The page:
Along with operators in other ‘digital pioneer’ markets such as South Korea and Japan, aggressive 4G network rollouts allowed the US operators to rapidly rationalise their device portfolios around the newer network technology. At the time of writing, 88 per cent of all smartphones on offer at Verizon are 4G-enabled compared to 69 per cent a year ago, while the proportion of 4G smartphones at AT&T increased from 74 per cent to 78 per cent over the same period. The latter is still offering a compelling portfolio of 3G-HSPA devices even though it recently stated [4] that its “traffic on HSPA+ has peaked and is on the decline.”

The shift towards 4G-centric services has been a major contributor to the increase in data traffic. In Q3 2013, Verizon Wireless said that 64 per cent of its total data traffic was running on its 4G network, up from 35 per cent in Q3 2012. Last October, AT&T also stated that its mobile data traffic is on average six times the amount of voice traffic on its mobile network; it noted recently that total traffic over its mobile network increased by more than 30,000 per cent between 2007-12.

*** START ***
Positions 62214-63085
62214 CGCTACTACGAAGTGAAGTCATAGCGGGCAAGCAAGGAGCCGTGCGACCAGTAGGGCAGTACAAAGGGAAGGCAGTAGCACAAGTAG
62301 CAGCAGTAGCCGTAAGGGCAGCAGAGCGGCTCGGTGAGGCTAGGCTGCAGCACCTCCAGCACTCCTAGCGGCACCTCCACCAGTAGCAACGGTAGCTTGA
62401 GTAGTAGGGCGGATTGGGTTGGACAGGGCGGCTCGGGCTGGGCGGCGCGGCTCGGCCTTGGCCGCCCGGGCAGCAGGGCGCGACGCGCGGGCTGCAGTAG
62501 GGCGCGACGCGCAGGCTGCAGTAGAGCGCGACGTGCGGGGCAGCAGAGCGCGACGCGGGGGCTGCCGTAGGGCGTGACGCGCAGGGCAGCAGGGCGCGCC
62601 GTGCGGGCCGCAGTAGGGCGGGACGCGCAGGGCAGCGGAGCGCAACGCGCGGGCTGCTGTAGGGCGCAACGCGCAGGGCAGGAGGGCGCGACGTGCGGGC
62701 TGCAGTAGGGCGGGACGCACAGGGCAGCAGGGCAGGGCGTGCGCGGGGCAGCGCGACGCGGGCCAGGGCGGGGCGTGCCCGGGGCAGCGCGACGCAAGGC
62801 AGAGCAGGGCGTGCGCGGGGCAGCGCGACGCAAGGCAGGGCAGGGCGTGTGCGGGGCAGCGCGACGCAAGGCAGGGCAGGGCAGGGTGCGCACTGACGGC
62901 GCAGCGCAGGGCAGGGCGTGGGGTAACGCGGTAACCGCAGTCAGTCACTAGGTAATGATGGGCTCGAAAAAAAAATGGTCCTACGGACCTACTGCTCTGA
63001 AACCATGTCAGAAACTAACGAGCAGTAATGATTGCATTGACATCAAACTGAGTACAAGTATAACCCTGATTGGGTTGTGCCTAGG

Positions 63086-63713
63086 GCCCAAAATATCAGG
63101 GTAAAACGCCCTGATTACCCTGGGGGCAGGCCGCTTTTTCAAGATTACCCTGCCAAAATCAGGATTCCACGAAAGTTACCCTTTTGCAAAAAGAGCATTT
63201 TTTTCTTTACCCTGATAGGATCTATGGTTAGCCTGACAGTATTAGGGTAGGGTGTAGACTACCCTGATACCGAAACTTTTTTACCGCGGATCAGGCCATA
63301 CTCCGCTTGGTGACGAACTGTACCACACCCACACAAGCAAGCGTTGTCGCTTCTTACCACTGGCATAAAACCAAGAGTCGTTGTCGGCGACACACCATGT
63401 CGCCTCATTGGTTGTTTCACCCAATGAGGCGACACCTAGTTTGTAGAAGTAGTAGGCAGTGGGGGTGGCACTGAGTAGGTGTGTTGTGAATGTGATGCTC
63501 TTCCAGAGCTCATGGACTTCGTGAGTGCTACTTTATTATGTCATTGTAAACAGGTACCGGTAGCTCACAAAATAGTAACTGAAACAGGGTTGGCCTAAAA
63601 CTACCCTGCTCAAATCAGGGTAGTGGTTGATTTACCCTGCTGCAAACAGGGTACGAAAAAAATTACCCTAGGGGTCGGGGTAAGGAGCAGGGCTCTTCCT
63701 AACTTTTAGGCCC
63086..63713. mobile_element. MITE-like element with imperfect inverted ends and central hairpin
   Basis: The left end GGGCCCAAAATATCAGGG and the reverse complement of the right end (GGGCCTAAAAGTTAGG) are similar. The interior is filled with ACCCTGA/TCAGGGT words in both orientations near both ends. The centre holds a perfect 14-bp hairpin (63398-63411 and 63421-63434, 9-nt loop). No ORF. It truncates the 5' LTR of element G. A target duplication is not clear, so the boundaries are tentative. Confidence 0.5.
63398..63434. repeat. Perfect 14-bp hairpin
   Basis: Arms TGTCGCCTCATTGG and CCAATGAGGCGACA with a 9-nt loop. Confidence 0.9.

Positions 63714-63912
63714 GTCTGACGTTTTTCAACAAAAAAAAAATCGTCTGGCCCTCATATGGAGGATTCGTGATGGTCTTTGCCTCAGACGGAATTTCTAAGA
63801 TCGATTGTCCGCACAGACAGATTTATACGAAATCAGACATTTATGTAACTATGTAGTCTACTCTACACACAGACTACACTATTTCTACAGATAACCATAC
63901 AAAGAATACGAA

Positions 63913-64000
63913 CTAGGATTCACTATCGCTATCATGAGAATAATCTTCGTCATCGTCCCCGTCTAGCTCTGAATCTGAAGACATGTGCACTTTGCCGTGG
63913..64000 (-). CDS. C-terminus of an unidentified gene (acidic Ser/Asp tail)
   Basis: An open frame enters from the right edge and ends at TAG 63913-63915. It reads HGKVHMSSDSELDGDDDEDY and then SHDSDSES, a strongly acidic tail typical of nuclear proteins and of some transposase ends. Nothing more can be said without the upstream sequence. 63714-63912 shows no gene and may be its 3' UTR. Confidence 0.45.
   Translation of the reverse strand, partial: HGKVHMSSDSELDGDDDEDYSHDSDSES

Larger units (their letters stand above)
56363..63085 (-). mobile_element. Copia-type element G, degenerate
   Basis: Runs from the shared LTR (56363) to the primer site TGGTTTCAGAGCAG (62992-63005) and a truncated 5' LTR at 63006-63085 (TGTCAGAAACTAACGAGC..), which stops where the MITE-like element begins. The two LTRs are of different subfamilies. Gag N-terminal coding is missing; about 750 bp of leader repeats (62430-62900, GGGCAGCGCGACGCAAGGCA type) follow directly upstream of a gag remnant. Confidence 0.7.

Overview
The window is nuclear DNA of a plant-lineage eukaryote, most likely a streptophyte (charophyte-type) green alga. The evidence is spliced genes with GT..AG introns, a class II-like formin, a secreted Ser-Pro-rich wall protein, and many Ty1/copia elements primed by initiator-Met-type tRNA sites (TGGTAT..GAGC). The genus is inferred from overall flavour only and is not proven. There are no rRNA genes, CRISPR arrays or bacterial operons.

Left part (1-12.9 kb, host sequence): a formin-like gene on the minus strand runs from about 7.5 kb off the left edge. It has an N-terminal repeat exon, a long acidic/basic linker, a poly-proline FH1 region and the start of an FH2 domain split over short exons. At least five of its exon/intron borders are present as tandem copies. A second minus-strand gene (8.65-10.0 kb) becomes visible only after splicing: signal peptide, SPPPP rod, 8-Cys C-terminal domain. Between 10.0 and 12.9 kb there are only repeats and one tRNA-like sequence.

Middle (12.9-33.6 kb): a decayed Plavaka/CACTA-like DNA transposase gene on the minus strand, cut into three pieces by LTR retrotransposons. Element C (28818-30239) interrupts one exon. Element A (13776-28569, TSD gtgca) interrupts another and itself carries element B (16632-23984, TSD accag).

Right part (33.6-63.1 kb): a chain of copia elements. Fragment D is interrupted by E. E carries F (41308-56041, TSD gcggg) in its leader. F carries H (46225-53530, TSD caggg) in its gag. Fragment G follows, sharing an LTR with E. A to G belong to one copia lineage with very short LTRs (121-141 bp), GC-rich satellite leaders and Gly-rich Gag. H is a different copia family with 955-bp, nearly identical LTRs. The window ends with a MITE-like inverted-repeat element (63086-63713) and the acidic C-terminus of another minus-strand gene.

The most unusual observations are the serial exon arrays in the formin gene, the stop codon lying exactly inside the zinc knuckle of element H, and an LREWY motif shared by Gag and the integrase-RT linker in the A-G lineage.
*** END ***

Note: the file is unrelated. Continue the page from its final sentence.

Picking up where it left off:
As mobile data traffic continues to expand and competition intensifies, mobile operators have had to differentiate their value propositions and find ways to monetise data services in order to balance increasing expenditures and safeguard long-term margins. The first tactic was to structure data tariffs based on data consumption, therefore removing the effect of ‘unlimited’ data access that was prevalent when 4G first launched. For instance, AT&T offers 12 different packages with monthly data allowance ranging from 300MB ($20 per month) to 50GB ($375 per month).